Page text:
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#1
So, recently I read a post by Freepower about anchoring, and I was kinda bored, or atleast, more bored than mad, so I decided to write about it. This is my counter arguement only! My opinion. This isn't exactly fact, but I think it's right. I also want to establish that I respect Freepower as a fellow guitarist, and admire that he made that whole huge post regarding technique. ANYWAY, here goes.

Anchoring is when you have a part of your arm or hand held or pressed against the same point of the guitar at all times.

The most common thread regarding anchoring is "Am I anchoring?" -

this can be solved very quickly, without irritating anyone. Is there a part of your hand has to touch the guitar in a certain way for you to be able to play well? If so, you are ANCHORING. It's not anything more or less than that.

My arm touches the guitar! - That's okay.
I palm mute! - That's okay.
I mute unwanted strings with my palm! - That's okay.

As long as you don't need to keep your hand touching the same place at all times in order to play.

This includes “resting” a pinky against the guitar.

People put forward a number of reasons “for” anchoring, which I will attempt to disprove.


Just to make sure everyone knows what anchoring is.

Really, I can't find much to dispute in the article up until this point. Mainly because I agree or just don't see how it affects people.

So-and-so does it – Yes, but are they the best player? Petrucci, MAB and Steve Morse are very impressive, but look how much effort it is for them to pick fast!


Here I would like to disprove a few of Freepower's theories.

Petrucci visibly relaxes at the end of every fast run and Steve Morse actually has carpal tunnel syndrome in both wrists.


Petrucci visibly relaxes, in my opinion, not due to anchoring, but with the extreme speed he must move his forearm, where he is quoted as saying so in this video.

http://www.youtube.com/watch?v=9m0zLo1-CUI

As for Steve Morse; If he were to develop caral tunnel syndrome in his right wrist, I might've believed anchoring did it to him, but the fact of the matter is that many many guitarists suffer from carpal tunnel syndrome. And both wrists suggest that maybe he's wearing his guitar a little low or just was prone to it from the start.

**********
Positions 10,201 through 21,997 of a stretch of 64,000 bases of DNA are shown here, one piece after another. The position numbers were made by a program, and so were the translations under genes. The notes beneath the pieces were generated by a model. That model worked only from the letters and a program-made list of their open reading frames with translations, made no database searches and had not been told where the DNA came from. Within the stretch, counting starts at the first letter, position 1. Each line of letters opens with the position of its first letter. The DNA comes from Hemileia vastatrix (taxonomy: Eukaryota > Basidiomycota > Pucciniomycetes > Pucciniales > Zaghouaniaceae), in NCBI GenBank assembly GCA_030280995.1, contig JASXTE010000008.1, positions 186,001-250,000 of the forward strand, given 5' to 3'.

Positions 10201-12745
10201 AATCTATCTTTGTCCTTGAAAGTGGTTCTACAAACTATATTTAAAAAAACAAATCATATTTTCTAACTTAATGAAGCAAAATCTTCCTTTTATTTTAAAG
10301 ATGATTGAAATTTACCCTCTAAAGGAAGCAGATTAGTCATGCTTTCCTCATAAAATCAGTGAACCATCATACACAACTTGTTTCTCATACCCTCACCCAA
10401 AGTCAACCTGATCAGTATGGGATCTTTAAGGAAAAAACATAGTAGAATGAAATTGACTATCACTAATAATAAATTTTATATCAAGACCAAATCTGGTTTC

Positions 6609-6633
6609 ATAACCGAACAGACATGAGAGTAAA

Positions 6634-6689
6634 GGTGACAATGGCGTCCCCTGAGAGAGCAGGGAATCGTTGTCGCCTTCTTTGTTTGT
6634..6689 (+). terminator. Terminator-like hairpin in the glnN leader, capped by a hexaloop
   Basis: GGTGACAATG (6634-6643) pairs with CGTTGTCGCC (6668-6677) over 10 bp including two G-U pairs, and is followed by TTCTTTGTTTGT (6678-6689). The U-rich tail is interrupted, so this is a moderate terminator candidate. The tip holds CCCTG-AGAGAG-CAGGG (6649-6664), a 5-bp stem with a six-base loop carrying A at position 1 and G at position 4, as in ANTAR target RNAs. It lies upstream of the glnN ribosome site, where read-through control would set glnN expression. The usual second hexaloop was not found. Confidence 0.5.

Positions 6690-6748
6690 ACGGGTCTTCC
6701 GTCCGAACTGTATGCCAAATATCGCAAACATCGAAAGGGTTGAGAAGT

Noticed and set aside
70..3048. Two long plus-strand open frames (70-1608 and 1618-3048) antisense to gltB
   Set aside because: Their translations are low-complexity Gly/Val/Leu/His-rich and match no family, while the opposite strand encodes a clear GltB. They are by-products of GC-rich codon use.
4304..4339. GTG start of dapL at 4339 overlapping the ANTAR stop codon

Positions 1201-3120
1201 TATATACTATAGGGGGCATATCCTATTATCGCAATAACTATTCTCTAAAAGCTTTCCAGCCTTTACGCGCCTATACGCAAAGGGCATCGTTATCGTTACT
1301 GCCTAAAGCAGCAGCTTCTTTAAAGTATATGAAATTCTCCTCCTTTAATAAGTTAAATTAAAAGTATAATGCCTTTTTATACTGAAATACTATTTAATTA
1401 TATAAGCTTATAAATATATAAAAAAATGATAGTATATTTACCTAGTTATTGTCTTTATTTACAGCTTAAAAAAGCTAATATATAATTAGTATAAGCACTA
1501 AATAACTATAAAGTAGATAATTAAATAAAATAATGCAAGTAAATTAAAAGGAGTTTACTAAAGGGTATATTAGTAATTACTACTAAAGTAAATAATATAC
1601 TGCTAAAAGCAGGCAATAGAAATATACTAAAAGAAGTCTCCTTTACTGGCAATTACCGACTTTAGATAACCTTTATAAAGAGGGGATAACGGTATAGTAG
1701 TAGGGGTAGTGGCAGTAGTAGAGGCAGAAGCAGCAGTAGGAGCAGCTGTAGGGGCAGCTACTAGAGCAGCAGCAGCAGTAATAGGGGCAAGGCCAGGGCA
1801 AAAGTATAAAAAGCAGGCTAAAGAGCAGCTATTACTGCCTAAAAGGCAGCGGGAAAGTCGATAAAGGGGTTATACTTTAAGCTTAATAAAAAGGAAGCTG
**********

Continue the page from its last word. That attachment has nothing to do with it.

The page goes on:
Conversely, look how relaxed Shawn Lane and Paul Gilbert are when performing similar runs.


Here I would like to point out that John Petrucci and Steve Morse divulge alot into the tremolo picking technique, where as Paul Gilbert and Shawn Lane are legato players. Tremolo picking means picking each note with the guitar pick, where as legato facilitates many hammer-ons and pull-offs.

Also, I've yet to find such a quote from Steve Morse about re-learning to not anchor.

Also, people such as Joe Satriani, Steve Vai, and many others anchor as well. They seem very relaxed when picking. They all attended prestigious music schools as well. Joe Satriani went to a music college, John Petrucci and Steve Vai went to Berklee! You'd think that maybe one of their instructors would have warned them against it, right?

Also, in some electric guitar books, here I quote "The New Complete Guitarist" by Richard Chapman, where he suggests that, "one should put their palm on the bridge or pinky on the pickguard to stabilize the picking hand." Which also goes to Freepower's
Anchoring gives me a reference point so I know where the strings are
theory.

He later goes onto say
This at first appears to be a decent reason for anchoring. However, if this was true, moving the pinky of the right hand 3mm would cause the anchorer to miss every string! Doesn’t this happen? Why not? Because your real reference point is always the last string you picked, whether or not you anchor.

Which I really do agree with.

I anchor and it doesn’t affect me – wow! You’re different from every other human being out there and your pinky naturally sticks out from the rest of your hand? Or does the friction between you and the bridge not affect your amazing frictionless skin? More to the point, anchoring has various degrees. Imagine if you pressed down harder, would it be harder to play? Yes. If you used all 3 fingers to anchor, would it be harder to play? Yes. Anchoring is harmful to your playing relative to how hard you’re pressing down and how many fingers you have attached to the guitar, if any. If you anchor incredibly lightly with a single finger which is free to move over the guitar body, it is obviously better than anchoring hard with 3, but it still isn’t as good as a hand with no attachment to the guitar.


While this sounds good from a technical standpoint, I have to stick with my theory that you play how you play. Look at Marty Friedman for example. He has one of the weirdest pick hands I've ever seen, but he plays amazingly. I think that whatever works for you, works for you. There are ways to injure yourself playing without anchoring, as I have injured my elbow twice now. The most important thing to know is how your hand works and what you can do to hurt it and how to take care of it.

As an interesting footnote, there is an old thread with a poll on www.Ultimate-Guitar.com. More than 70% of UGers who have changed from anchored to unanchored have seen improvement.


It could be that they when they decided to stop anchoring, they started paying attention more to the picking hand; whereas it might seem natural and automatic before, they were forced to pay more attention to it, thus improving. But, that's my opinion.

This concludes my rebuttal. Say what you will, but I just want to say one last thing;
Reading this post really did get me to look at my picking hand, and I have more or less stopped anchoring. But then I decided I'd take a closer look at the subject, and I've concluded: Whatever is natural. Guitar isn't solely about technique: It's about the feel. Whatever way you can make your sound, do it. Just remember to be smart about it.